Definition of national income Circular flow of income Methods/approaches to measuring national income Concepts of national income: gross domestic product (GDP), gross national product (GNP) and net national product (NNP), net national income (NNI) at market price and factor cost, disposable income Difficulties in measuring national income Uses of income statistics Analysis of consumption, saving and investment and their interaction in a simple economic model Determination of equilibrium national income Inflationary and deflationary gaps - The multiplier and accelerator concepts - Business cycles/cyclical fluctuations
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ECONOMIC GROWTH, DEVELOPMENT AND PLANNING
The differences between economic growth and economic development Actual and potential growth The benefits and costs of economic growth Determinants of economic development Common characteristics of developing countries Role of agriculture and industry in economic development Obstacles to economic development The need for development planning Short term, medium term and long term planning tools Challenges to economic planning in developing countries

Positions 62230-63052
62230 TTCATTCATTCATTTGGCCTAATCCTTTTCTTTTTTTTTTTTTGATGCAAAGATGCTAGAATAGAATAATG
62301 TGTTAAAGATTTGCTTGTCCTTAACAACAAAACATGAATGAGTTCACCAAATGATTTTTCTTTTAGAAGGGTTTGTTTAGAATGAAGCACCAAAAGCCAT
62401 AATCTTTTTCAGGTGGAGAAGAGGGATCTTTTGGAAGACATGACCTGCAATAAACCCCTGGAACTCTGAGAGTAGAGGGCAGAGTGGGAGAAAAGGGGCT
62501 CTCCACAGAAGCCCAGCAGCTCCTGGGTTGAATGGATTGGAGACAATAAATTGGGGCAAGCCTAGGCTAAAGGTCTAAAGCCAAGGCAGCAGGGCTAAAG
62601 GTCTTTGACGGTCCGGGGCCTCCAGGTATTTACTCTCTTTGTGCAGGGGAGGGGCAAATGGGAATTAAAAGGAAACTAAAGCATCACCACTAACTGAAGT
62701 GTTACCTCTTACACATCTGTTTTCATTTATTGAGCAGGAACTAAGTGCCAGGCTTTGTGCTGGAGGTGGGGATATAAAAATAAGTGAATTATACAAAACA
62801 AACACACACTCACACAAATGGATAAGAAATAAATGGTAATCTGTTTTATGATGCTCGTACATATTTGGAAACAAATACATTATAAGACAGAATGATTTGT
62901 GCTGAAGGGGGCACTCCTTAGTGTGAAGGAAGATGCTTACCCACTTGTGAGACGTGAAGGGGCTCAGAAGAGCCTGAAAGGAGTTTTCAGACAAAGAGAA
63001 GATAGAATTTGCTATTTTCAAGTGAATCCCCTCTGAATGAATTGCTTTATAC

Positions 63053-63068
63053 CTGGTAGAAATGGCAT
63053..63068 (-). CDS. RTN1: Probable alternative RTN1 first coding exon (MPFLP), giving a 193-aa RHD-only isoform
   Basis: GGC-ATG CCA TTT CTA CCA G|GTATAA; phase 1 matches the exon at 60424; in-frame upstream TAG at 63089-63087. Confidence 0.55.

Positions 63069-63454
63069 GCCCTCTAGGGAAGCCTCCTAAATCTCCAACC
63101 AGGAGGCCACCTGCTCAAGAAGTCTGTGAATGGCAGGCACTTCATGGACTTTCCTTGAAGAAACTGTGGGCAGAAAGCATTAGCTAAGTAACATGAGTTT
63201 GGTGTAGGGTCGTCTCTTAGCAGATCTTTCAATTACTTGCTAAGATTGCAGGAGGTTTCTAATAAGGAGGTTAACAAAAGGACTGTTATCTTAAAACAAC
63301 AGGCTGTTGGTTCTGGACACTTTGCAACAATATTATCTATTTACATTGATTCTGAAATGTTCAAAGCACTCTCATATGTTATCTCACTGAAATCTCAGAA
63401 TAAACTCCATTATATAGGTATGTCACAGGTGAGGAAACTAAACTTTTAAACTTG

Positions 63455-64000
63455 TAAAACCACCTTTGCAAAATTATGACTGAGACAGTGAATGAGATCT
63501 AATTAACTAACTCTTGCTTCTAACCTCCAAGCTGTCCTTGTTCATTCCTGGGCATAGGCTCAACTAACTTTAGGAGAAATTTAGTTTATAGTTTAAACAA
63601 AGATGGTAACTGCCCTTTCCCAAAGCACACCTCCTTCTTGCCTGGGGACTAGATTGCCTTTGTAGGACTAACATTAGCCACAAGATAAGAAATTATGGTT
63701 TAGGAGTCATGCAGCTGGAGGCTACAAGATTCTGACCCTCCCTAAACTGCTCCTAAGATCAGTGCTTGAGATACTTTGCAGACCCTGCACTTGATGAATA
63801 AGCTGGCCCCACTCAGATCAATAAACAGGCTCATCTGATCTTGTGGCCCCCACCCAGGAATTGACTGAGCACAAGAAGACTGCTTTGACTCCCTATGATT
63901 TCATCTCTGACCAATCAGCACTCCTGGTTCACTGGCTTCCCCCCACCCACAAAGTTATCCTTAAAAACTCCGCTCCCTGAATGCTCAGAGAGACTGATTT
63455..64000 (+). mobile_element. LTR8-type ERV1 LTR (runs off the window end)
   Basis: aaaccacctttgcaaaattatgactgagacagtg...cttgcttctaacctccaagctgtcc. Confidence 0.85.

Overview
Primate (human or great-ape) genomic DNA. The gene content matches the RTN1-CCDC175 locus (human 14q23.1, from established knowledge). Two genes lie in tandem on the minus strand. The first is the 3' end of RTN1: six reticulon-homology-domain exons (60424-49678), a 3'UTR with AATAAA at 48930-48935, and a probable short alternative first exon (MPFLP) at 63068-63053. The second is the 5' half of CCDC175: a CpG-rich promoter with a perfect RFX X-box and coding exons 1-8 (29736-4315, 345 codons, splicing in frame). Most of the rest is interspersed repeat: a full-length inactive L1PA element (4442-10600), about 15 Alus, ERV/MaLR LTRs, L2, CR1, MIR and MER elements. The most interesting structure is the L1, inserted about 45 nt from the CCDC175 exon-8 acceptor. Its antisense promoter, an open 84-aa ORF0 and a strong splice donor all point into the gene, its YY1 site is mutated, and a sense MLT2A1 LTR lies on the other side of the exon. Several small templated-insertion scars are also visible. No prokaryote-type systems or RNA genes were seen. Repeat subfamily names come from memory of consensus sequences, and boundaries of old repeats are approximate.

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MONEY
The nature and functions of money Demand and supply of money Theories of demand for money: The quantity theory, the Keynesian liquidity preference theory
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THE BANKING SYSTEM
Definition of commercial banks The role of commercial banks and non-banking financial institutions in the economy Credit creation Definition of central bank The role of the central bank; traditional and changing role in a liberalised economy, such as financial sector reform, exchange rate reform Monetary policy, definition, objectives, instruments and limitations Determination of interest rates and their effects on the level of investment, output, inflation and employment Harmonisation of fiscal and monetary policies Simple IS–LM Model Partial equilibrium and general equilibrium